Robert Estienne

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Robert I Estienne (Paris 1503 – Geneva, 7 September 1559), known as Robertus Stephanus in Latin[1] and also referred to as Robert Stephens by 18th and 19th-century English writers, was a 16th century printer and classical scholar in Paris. He was a former Catholic who became a Protestant late in his life and the first to print the Bible divided into standard numbered verses.

Contents

Life

Robert was the second son of the famous humanist printer Henri Estienne (the Elder) and became acquainted early on with ancient languages. After Henri's death in 1520 the printing establishment was maintained by his former partner Simon de Colines who also married Robert's mother, the widow Estienne. In 1526 Robert assumed control of his father's printing shop while de Colines established his own firm nearby.[2] [3]

In 1539 Robert adopted as his device an olive branch around which a serpent was twined, and a man standing under an olive-tree, with grafts from which wild branches were falling to the ground, with the words of Romans 11:20, Noli altum sapere, sed time… ("Be not high-minded, but fear.") The latter was called the olive of the Stephens family.

In 1539, he received the distinguishing title of "Printer in Greek to the king." But the official recognition and the crown's approval to his undertaking could not save him from the censure and ceaseless opposition of the divines, and in 1550, to escape the violence of his persecutors, he emigrated to Geneva where he set up his printing house.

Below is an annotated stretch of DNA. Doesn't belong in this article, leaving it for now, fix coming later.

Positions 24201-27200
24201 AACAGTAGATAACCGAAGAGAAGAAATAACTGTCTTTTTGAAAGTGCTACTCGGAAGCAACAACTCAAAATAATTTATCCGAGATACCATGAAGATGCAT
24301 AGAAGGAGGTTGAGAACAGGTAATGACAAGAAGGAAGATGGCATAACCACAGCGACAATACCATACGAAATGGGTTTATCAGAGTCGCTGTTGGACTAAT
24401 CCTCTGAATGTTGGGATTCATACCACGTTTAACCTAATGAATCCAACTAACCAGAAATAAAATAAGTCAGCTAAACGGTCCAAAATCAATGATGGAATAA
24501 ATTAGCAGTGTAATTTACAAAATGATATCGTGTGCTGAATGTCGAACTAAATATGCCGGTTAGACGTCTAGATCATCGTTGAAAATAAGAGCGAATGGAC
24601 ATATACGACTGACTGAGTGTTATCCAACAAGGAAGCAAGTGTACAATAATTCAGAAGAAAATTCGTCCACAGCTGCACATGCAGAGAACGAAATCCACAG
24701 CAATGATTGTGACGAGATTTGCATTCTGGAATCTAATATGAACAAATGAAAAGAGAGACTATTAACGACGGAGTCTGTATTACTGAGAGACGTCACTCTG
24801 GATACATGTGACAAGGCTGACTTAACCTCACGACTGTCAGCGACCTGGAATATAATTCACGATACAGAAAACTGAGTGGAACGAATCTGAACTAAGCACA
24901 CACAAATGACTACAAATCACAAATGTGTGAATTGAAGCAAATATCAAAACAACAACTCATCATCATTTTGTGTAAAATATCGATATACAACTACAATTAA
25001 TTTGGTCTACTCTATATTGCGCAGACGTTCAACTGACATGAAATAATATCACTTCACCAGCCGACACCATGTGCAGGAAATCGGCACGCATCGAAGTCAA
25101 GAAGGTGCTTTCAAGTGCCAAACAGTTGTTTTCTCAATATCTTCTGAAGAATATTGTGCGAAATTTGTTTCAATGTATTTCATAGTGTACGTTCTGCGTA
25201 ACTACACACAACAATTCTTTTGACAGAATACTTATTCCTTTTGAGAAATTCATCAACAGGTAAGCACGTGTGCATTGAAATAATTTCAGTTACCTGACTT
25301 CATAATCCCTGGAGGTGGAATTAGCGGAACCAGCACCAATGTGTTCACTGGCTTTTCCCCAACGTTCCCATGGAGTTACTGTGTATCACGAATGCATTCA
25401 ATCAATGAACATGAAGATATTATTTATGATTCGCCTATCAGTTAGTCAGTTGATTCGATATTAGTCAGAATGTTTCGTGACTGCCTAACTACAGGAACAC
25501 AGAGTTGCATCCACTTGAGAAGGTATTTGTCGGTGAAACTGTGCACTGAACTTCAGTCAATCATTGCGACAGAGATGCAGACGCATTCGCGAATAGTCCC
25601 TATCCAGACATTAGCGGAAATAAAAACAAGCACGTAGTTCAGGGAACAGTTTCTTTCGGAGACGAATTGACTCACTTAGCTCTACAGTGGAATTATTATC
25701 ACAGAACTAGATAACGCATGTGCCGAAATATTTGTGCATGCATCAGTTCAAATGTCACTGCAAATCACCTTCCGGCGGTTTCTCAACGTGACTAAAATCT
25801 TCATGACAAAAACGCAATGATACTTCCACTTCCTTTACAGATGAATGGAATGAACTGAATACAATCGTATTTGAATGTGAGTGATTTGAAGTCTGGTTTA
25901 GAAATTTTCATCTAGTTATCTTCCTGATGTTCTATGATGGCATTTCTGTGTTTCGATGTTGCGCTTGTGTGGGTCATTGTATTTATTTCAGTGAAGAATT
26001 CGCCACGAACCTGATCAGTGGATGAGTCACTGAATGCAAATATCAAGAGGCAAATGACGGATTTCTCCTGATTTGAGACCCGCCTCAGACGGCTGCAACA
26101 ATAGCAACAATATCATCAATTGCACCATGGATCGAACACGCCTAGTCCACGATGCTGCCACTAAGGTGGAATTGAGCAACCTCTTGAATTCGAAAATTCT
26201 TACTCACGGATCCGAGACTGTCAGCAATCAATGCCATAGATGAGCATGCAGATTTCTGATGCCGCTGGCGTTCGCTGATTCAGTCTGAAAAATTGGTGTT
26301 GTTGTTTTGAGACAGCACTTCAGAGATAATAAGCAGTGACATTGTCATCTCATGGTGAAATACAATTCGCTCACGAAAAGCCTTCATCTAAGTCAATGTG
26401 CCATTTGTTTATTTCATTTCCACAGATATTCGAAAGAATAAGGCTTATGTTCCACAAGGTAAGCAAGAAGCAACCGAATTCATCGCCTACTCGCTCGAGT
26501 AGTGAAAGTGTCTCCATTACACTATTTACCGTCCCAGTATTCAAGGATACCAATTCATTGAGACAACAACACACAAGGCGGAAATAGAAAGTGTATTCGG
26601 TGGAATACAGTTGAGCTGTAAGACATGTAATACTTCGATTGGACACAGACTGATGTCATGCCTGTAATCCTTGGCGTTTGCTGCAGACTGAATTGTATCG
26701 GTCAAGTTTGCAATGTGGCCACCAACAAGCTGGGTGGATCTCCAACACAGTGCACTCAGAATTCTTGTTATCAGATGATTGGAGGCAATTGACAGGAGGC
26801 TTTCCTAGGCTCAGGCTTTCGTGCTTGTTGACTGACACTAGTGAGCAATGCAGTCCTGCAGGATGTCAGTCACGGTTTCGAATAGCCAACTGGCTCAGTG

With his title of "royal typographer" Estienne made the Paris establishment famous by his numerous editions of grammatical works and other school-books (among them many of Melanchthon's), and of old authors, as Dio Cassius, Eusebius of Caesarea, Cicero, Sallust, Julius Caesar, Justin, Socrates Scholasticus, and Sozomen. Many of these, especially the Greek editions (which were printed with typefaces made by Claude Garamond), were famous for their typographical elegance.

In 1532, he published the remarkable Thesaurus linguae latinae, and twice he published the entire Hebrew Bible — "one with the Commentary of Kimchi on the minor prophets, in 13 vols. 4to (quarto) (Paris, 1539-43), another in 10 vols. 16mo (sextodecimo) (ibid. 1544-46)."[4] Both of these editions are rare.

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